Marine heatwaves forecast to devastate

Marine heatwaves now (left) and predicted in 2100.
Marine heatwaves now (left) and predicted in 2100.
The southern tip of the South Island is likely to experience severe marine heatwaves lasting more than a year by the end of this century, having disastrous implications for the local marine ecosystems, new Niwa research shows.

Last week, Niwa statistics showed record-breaking sea temperatures during the recent summer of 2021-22.

Off the back of that, the organisation has unveiled new research showing New Zealand could experience very long and very severe marine heatwaves by 2100.

Marine heatwaves occur when water temperatures stay in the warmest 10% of historical observations for at least five days, and they are already becoming a common experience for New Zealanders.

Research from the Deep South Challenge shows New Zealand has about 40 marine heatwave days per year at present, but that will increase to between 80 days (low emissions, best-case scenario) and 170 days (high emissions, worst-case scenario).

Research lead and Niwa ocean modeller Dr Erik Behrens said for some regions, such as the southern tip of the South Island, there was a high chance that marine heatwaves would start to last more than a year.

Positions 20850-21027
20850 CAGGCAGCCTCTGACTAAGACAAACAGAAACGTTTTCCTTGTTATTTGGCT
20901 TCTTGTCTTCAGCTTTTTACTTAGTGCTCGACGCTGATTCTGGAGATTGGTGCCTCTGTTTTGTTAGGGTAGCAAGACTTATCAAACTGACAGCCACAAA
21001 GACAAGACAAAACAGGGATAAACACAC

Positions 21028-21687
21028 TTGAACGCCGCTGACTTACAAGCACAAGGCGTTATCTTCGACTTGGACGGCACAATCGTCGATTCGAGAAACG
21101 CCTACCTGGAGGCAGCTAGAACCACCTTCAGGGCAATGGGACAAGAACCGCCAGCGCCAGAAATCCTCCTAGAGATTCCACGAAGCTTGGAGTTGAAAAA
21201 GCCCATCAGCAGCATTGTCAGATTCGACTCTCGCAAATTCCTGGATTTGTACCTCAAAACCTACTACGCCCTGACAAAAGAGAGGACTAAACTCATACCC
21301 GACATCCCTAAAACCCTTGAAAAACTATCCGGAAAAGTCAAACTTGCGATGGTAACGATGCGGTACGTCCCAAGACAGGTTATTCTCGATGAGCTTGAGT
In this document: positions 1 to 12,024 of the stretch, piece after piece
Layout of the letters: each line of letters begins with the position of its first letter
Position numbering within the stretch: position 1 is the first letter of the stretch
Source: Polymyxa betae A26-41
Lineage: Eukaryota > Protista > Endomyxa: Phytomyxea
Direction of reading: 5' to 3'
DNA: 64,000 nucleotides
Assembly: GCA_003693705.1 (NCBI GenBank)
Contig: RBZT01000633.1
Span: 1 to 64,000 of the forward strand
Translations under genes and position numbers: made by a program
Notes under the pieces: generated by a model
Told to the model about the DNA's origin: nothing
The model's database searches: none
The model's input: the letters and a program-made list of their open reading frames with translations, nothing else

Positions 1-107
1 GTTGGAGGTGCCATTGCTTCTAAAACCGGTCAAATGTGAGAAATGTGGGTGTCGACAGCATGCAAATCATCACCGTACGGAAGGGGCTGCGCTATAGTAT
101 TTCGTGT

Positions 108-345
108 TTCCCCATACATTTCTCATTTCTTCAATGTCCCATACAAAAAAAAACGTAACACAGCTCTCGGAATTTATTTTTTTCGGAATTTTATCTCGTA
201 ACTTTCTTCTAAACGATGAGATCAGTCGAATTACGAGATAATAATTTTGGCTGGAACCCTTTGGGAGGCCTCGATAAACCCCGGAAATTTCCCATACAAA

For coastal waters, average marine heatwave intensities would increase by 20% (best case) to 100% (worst case) by the end of the century.

"For the North Island, this means an average marine heatwave could be between 0.5degC to 2degC more intense than they are today."

Dr Behrens said the chance of marine heatwaves becoming a permanent fixture was worrying.

"We’re just coming off the back of one of our most intense marine heatwaves, like what we experienced in 2017. Our work indicates that this will start to become the norm as time goes on.

"Marine heatwaves can have significant impacts both at sea and on land. They kill off corals, disturb ecosystems, and can also pose a problem for fishing and aquaculture, as well as contributing to land heatwaves and climate extremes across the country."

Terra Moana marine consultancy partner Tony Craig said both industry and recreational fishers were already noticing changes in the kinds of species that were caught and where.

"It’s hard to see current fisheries being resilient enough to withstand increases between 80% and 100% of median marine heatwave intensities by the end of the century," he said.

Deep South Challenge climate change knowledge broker Kate Turner said the projections highlighted the need to start adapting to our changing climate now.

"Organisations, iwi and hapu, councils and communities up and down the country are experiencing these impacts already.

"We need to really focus on how we can support their adaptation planning today," she said.


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